It kicks off in a world where Camelot coexists with the Almohad Caliphate, a medieval North African empire, and King Arthur has summoned a renowned Muslim judge to decide whether Guinevere has been unfaithful, and it goes all the way to a future that involves reality TV stars reenacting the legend of Sir Gawain and the Green Knight in domes on Mars.
There’s also a mini (and very steamy romance) from Sarah MacLean about a blade-smithing witch and a mysterious warrior. As my reviewer Liza Graham said, this is a Round Table that “has enough seats for us all.” And I’ll add that it’s still a great read even if you, like me, only know the basics when it comes to King Arthur.
“A Psalm for the Wild-Built (Monk & Robot, 1)” by Becky Chambers
Becky Chambers just wrapped up a series called “Wayfarers,” which was four loosely connected books set in a far future where humans are the sad, backward newcomers in a big galactic confederation. Those are fabulous, by the way, if you’re in the mood to spend time with cool aliens.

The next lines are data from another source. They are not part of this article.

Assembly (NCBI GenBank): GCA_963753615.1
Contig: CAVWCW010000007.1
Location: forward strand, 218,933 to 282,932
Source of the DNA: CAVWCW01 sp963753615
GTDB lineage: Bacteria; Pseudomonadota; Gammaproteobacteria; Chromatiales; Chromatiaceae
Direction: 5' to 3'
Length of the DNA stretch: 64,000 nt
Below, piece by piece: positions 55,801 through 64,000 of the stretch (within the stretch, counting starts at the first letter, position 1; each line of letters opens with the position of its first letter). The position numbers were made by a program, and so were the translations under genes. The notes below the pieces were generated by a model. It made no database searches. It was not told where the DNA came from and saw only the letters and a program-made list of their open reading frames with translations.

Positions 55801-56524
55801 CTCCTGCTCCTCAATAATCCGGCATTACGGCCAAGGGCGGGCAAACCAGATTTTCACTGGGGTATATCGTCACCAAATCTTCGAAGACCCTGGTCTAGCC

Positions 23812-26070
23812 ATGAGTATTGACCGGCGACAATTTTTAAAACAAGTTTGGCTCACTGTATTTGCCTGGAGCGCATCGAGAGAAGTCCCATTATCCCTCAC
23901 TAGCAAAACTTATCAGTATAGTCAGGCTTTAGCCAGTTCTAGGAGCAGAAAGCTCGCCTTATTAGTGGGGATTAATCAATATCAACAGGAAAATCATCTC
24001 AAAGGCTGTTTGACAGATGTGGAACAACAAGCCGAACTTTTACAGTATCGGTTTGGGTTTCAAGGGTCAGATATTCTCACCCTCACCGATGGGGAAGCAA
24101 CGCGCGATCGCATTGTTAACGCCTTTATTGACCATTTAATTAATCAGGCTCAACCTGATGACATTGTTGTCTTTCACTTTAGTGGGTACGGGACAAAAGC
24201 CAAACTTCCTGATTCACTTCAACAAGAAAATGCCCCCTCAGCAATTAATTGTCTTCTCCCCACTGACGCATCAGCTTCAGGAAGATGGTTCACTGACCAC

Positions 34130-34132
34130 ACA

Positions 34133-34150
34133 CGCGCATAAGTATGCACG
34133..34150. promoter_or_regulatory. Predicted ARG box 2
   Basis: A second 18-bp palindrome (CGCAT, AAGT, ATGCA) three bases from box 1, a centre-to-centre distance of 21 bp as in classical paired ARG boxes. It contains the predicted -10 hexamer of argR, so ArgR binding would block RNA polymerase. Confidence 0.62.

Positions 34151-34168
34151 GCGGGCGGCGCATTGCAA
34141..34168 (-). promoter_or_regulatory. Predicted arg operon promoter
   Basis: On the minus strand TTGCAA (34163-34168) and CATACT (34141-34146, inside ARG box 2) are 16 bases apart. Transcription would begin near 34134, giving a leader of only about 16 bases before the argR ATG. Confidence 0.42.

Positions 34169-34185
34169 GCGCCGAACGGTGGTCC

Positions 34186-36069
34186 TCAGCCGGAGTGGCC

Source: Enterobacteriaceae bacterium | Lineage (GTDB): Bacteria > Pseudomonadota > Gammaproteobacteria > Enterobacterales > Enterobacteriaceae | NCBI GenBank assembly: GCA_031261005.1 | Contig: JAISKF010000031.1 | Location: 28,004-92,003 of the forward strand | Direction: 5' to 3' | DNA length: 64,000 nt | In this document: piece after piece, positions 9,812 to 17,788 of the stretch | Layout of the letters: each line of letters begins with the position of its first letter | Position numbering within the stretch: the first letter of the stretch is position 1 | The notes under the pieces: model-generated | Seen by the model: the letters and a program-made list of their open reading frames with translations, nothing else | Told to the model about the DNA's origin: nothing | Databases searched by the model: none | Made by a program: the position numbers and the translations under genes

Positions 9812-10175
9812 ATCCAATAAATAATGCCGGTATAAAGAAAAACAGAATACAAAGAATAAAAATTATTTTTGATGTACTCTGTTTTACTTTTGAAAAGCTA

Her new series is called “Monk & Robot” and more down to earth; it’s set in a world — which may or may not be a far-future Earth — where humans and robots diverged so long ago that they’re only legends to each other. (The robots, in case you’re wondering, are sentient and have been reproducing down the years by using old parts to build new bots.)
The monk in question is traveling through the forest on a quest to hear the sound of crickets, which are nearly extinct in this world, when suddenly they encounter a robot with the amazing name of Splendid Speckled Mosscap. And then it becomes this strange, philosophical buddy movie as the two of them go searching for crickets.
Like a lot of Becky Chambers’ books, it’s not a huge, dramatic story — the joy is in spending time with wonderful characters in a world that’s so thoughtfully built it’s almost a character too, with big ideas swimming just below the surface. She’s one of those writers you feel smarter for reading.
“Bring Your Baggage And Don’t Pack Light” by Helen Ellis